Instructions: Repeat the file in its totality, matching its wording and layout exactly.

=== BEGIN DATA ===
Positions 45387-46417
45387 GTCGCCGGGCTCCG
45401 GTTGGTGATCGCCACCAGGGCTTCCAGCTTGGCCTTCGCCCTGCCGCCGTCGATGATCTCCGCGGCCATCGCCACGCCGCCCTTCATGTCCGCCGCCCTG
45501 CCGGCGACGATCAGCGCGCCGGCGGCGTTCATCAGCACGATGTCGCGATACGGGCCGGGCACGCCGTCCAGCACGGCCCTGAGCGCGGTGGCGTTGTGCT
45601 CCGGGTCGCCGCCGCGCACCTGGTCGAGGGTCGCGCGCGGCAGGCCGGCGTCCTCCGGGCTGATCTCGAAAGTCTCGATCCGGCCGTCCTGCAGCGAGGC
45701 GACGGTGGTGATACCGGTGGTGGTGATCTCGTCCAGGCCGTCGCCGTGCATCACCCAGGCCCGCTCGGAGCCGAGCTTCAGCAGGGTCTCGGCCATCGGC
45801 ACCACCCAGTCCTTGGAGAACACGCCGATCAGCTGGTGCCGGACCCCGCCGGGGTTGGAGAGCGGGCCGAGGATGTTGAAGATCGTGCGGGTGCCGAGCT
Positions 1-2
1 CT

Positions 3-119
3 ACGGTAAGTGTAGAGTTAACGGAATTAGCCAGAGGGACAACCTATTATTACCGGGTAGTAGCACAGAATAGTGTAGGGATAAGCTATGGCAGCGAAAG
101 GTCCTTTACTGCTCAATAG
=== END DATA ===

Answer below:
Positions 45387-46417
45387 GTCGCCGGGCTCCG
45401 GTTGGTGATCGCCACCAGGGCTTCCAGCTTGGCCTTCGCCCTGCCGCCGTCGATGATCTCCGCGGCCATCGCCACGCCGCCCTTCATGTCCGCCGCCCTG
45501 CCGGCGACGATCAGCGCGCCGGCGGCGTTCATCAGCACGATGTCGCGATACGGGCCGGGCACGCCGTCCAGCACGGCCCTGAGCGCGGTGGCGTTGTGCT
45601 CCGGGTCGCCGCCGCGCACCTGGTCGAGGGTCGCGCGCGGCAGGCCGGCGTCCTCCGGGCTGATCTCGAAAGTCTCGATCCGGCCGTCCTGCAGCGAGGC
45701 GACGGTGGTGATACCGGTGGTGGTGATCTCGTCCAGGCCGTCGCCGTGCATCACCCAGGCCCGCTCGGAGCCGAGCTTCAGCAGGGTCTCGGCCATCGGC
45801 ACCACCCAGTCCTTGGAGAACACGCCGATCAGCTGGTGCCGGACCCCGCCGGGGTTGGAGAGCGGGCCGAGGATGTTGAAGATCGTGCGGGTGCCGAGCT
Positions 1-2
1 CT

Positions 3-119
3 ACGGTAAGTGTAGAGTTAACGGAATTAGCCAGAGGGACAACCTATTATTACCGGGTAGTAGCACAGAATAGTGTAGGGATAAGCTATGGCAGCGAAAG
101 GTCCTTTACTGCTCAATAG